- A database on the course of microgravity-related bone loss and its reversibility in humans should be established in preflight, in-flight, and postflight recording of bone mineral density.
- Hormone profiles should be obtained on humans before, during, and after spaceflight.
- The relationship between exercise activity levels and protein energy balance in-flight should be investigated.
Vestibular Function, the Vestibular Ocular Reflex, and Sensorimotor Integration
Over the past 10 years, extensive experimental research has been conducted on humans to better understand how the space environment affects the control of posture and movement in astronauts. Because of this, considerable information is now available regarding spatial orientation, postural control, the vestibular ocular reflex (VOR), and space motion sickness in microgravity. In future work, it will be important to extend these findings from human studies to mechanistic studies in suitable animal models. This should provide a better understanding of the basic mechanisms operating at the cellular and molecular levels in the control of posture and movement in microgravity.
We know that compensatory mechanisms function effectively in the vestibulomotor pathways on Earth and that compensatory mechanisms also occur in space.
- Experiments to determine the basis for the compensation on Earth and in space, and to evaluate whether the mechanisms are the same, should receive the highest priority, since these compensatory mechanisms operate in astronauts entering and returning from space and may have a profound effect on their performance in space and their postflight recovery on Earth.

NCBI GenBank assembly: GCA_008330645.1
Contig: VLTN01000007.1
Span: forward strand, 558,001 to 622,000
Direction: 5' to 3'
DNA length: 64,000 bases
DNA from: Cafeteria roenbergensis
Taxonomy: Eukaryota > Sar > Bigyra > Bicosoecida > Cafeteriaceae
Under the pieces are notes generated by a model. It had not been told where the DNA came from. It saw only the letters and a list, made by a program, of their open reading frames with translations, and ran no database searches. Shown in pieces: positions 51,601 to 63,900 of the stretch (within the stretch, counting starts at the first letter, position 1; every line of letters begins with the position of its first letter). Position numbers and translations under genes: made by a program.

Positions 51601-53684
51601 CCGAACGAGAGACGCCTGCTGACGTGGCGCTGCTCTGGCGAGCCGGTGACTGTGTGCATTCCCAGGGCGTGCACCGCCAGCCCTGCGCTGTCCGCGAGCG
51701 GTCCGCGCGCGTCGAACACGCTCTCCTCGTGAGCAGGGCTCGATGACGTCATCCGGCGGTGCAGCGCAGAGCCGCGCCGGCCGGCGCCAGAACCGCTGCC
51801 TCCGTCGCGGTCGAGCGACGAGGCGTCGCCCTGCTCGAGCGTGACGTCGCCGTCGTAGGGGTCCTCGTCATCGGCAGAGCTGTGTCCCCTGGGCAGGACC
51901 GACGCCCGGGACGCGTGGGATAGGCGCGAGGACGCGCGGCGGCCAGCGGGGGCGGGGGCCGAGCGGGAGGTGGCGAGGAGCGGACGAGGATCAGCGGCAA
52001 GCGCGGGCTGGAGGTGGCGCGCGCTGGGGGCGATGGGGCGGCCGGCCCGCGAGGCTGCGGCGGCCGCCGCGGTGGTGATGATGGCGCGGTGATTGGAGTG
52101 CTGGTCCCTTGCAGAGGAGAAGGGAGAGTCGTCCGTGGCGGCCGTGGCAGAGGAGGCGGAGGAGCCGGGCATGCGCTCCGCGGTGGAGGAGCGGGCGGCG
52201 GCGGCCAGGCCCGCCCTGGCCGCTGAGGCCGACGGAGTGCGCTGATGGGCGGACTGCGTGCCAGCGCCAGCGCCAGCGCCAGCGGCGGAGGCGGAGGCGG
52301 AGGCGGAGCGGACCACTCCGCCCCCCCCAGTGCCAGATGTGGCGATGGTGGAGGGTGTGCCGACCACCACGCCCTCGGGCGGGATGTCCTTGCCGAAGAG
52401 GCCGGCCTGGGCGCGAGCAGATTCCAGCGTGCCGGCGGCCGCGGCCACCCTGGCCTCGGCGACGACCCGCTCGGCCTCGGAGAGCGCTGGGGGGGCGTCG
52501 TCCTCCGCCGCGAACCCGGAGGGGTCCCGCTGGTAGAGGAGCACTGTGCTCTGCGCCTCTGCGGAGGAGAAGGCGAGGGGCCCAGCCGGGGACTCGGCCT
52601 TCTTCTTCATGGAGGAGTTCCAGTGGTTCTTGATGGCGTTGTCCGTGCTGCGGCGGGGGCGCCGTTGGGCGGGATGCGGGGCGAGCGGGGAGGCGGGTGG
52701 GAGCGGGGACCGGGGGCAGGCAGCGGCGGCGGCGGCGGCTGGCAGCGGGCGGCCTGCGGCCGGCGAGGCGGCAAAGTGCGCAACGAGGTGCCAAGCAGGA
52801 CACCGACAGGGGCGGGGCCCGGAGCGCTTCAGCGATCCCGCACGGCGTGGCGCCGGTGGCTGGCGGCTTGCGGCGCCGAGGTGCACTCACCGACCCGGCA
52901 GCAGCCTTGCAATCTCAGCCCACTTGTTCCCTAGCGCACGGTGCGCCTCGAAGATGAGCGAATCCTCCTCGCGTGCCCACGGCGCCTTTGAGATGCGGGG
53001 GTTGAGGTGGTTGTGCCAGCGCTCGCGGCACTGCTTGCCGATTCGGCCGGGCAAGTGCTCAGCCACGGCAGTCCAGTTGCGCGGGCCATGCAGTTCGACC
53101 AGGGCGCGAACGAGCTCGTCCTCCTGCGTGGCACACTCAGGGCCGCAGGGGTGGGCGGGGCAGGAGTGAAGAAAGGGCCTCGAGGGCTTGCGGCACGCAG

- In-flight recordings of signal processing following otolith afferent stimulation should be made by a trained physiologist serving as a payload specialist, to determine how exposure to microgravity affects central and peripheral vestibular function and development.
- From ground-based experiments, we know that the vestibulo-oculomotor system is capable of learning new motor patterns in response to sensory perturbations; therefore, future investigation should focus on determining whether and how these mechanisms are affected by exposure to microgravity.
Orthostatic Intolerance Upon Return to Earth Gravity
Significant progress in cardiovascular research occurred during the 1990s on a series of Spacelab missions, but orthostatic hypotension, present since the earliest human spaceflights, still affects a high percentage of astronauts returning from flights of relatively short duration. It is an even greater problem for shuttle pilots, who must perform complex reentry maneuvers in an upright, seated position. The incidence and magnitude of orthostatic hypotension will increase with longer-duration flights planned for the space station and both lunar or Mars missions. The problem remains despite the use of extensive antiorthostatic countermeasures by both U.S. and Russian space programs. The committee recommends several areas of research.
- Current knowledge of the magnitude, time course, and mechanisms of cardiovascular adjustments should be extended to include long-duration exposure to microgravity.
- The specific mechanisms underlying inadequate total peripheral resistance observed during postflight orthostatic stress should be determined.
- Current antiorthostatic countermeasures should be reevaluated to refine those that offer protection and eliminate those that do not. Studies should avoid confounding effects of multiple, simultaneous interventions unless data support these combinations. Priority should be given to interventions that may provide simultaneous bone and/or muscle protection.